Before 1980, colorectal cancer death rates were actually higher for whites than African Americans. But, as rates began falling in the 1980's for both blacks and white patients, decreases for whites were substantially greater than those for blacks.  Between 1985 and 2008, mortality rates for whites with colorectal cancer fell 40 percent, while black rates declined by less than 20 percent. The decrease in black death rates was higher than those for whites at every stage at diagnosis, but strikingly different when cancer had spread to distant sites.   For whites whose colon or rectal cancer was first found at stage IV, death rates fell by more than 30 percent, while black rates declined by less than 5 percent. Over time, five year survival after regional and distant diagnoses grew for white patients but remained essentially unchanged for blacks. Anthony Robbins, MD, PhD and his team from the American Cancer Society analyzed information from the Surveillance, Epidemiology, and End Results (SEER) Program looking for changes in colorectal cancer mortality rates by race and stage at diagnosis from 1985 through 2008.  They found that 60 percent of the disparities between black and white rates were due to late stage diagnosis. They reported decreases in colorectal cancer death rates between 1985-1987 to 2006-2008 by stage:Table showing percentage decrease in colorectal cancer mortality for blacks and whites.       Once cancer had spread regionally to lymph nodes or to distant organs, five year survival was lower in blacks than whites. Survival didn't change significantly over time for blacks over time for regional disease, although there was a small increase that began in 2002 for metastatic cancer. Percentage of patients living five years or more after diagnosis: Table showing changes in five year survival over time for blacks and whites.           In discussing their observations, Dr. Robbins and his group looked for possible reasons for the disparities that continued even as death rates dropped and survival improved.  Among factors they considered were:
  • Less screening for blacks than whites.  Although screening rates have improved for both blacks and whites, colorectal screening for blacks continues to lag behind.
  • Differences in treatment for both colon and rectal cancer.  Blacks were less likely to receive adjuvant chemotherapy for stage III colon cancer or surgery for rectal cancer.  They also were treated less often at high volume, high quality cancer centers and got modern chemotherapy less often.
  • Although there may be biological reasons for disparities, lack of access to prevention and quality care is more likely, Robbins writes.  In clinical trials where all patients had the same treatment, there were no differences in outcomes between blacks and whites.
Dr. Robbins and colleagues concluded,
In conclusion, colorectal cancer death rates have decreased for each stage of the disease in both whites and blacks since 1985, although for every stage, the decreases were smaller for blacks, especially for distant-stage disease. In the most recent time period, disparities in regional-stage and distant-stage mortality rates accounted for approximately 20% and 60% of the overall black-white disparity, respectively. Efforts to reverse the overall racial disparity in CRC mortality must target late-stage disease.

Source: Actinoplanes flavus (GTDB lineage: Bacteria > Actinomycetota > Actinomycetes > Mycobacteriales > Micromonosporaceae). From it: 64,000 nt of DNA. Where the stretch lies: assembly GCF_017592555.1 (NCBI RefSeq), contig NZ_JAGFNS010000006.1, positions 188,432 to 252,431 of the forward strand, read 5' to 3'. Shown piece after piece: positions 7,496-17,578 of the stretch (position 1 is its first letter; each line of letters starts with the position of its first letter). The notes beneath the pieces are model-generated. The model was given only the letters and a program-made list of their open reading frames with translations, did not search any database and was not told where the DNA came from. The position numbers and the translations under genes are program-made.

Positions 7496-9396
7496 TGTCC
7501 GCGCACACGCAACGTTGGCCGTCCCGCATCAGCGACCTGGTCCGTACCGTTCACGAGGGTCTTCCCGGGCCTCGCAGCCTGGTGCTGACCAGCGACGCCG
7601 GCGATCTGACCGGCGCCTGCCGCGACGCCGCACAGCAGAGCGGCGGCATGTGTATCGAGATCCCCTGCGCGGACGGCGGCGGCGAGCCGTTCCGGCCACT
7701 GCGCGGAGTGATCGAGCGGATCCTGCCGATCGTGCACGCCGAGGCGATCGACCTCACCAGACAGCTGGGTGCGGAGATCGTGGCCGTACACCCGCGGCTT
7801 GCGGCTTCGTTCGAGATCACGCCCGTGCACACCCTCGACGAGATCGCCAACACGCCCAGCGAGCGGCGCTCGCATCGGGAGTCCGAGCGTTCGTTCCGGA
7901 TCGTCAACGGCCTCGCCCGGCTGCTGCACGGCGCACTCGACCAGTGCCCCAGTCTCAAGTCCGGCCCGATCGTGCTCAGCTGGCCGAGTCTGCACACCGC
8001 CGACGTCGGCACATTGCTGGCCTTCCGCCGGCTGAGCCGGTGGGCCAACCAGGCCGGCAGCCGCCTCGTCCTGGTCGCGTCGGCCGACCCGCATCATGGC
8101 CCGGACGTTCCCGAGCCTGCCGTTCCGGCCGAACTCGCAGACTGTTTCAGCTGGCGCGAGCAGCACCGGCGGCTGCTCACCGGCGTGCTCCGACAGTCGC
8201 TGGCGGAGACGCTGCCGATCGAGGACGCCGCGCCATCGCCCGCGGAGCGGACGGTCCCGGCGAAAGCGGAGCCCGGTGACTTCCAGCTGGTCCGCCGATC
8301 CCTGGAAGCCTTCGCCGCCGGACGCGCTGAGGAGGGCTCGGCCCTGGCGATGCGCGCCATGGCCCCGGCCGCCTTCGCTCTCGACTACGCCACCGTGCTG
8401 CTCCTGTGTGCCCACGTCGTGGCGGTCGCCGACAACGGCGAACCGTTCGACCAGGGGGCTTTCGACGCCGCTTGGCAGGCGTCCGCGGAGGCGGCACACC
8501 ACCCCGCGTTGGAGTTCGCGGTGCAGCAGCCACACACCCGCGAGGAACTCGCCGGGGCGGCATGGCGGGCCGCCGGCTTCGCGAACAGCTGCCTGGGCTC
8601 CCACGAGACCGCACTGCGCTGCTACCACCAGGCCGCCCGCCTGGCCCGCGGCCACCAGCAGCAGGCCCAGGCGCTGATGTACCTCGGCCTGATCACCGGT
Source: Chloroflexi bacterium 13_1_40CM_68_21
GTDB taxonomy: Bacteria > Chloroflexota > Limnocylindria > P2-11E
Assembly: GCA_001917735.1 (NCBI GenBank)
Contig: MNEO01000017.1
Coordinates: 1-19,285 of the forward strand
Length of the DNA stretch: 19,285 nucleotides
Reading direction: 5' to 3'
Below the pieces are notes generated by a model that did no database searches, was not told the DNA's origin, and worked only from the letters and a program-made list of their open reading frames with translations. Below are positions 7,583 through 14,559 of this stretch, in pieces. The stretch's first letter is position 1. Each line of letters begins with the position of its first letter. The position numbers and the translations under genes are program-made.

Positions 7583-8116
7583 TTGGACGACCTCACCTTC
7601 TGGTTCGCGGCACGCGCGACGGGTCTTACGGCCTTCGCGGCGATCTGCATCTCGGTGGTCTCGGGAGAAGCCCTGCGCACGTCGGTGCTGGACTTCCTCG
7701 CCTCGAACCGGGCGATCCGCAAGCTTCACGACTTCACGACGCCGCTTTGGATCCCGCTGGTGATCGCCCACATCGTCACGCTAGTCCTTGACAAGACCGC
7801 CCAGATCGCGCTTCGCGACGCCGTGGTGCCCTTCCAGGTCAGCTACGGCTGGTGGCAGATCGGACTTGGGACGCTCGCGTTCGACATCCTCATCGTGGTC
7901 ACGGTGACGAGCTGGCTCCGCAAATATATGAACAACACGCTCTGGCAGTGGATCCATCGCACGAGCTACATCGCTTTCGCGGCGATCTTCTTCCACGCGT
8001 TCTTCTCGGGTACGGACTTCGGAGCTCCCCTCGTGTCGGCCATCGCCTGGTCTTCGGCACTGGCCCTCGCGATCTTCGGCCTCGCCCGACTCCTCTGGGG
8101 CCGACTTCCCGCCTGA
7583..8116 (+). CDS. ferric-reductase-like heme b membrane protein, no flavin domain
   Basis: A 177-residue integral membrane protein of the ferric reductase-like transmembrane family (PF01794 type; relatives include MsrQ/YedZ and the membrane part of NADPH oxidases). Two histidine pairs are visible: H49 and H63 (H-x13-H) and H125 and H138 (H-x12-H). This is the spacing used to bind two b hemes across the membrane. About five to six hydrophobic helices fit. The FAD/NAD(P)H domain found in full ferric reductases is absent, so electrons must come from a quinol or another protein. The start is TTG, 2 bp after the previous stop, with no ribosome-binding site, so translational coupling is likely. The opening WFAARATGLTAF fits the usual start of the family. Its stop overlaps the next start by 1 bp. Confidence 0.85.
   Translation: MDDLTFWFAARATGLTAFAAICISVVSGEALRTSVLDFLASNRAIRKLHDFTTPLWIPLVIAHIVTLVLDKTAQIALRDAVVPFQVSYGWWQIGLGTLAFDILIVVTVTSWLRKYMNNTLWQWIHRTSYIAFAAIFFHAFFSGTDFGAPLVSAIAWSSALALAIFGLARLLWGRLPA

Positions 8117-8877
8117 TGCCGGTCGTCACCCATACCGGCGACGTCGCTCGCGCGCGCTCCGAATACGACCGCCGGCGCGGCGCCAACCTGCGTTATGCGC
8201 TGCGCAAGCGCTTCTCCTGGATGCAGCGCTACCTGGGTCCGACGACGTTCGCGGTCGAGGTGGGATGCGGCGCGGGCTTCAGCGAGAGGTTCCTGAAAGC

In an editorial accompanying the article, Electra Paskett, PhD, from the Ohio State University wrote,
In summary, disparities in colorectal cancer outcomes exist, and we know why. It is time to start addressing these disparities so that good health can be something everyone can experience.
Dr. Paskette stressed the importance of:
  • Improving screening rates among blacks by making sure insurance covers screening for everyone and that health providers have systems in place and incentives to recommend screening to their patients.
  • Making sure that there are not financial barriers to prompt, quality treatment when cancer is diagnosed.
  • Using patient navigators to improve use of preventive screening and ensure access to prompt quality care.
  • Enrolling more minority patients in clinical trials, including using families and communities to improve accrual.
SOURCES:  Robbins et al., Journal of Clinical Oncology, Early Release, December 19, 2011. Paskett, Journal of Clinical Oncology, Early Release, December 19, 2011.

What Can Advocates Do?

Patient advocates can play an important role in narrowing the gap in colorectal cancer death rates between blacks and whites in the United States. They can:
  • Work to make sure that the full range of colorectal cancer screening options are available to everyone without discrimination due to insurance status, income, race, ethnicity, or the community where they live.
  • Insist that every American have full access to insurance coverage and a means to pay for quality evidence-based cancer care.
  • Raise awareness of the value of screening to prevent colorectal cancer in ways that are meaningful to minority communities.
  • Advocate for funding and programs to provide patient navigation.
  • As research advocates, increase enrollment of minorities in cancer clinical trials.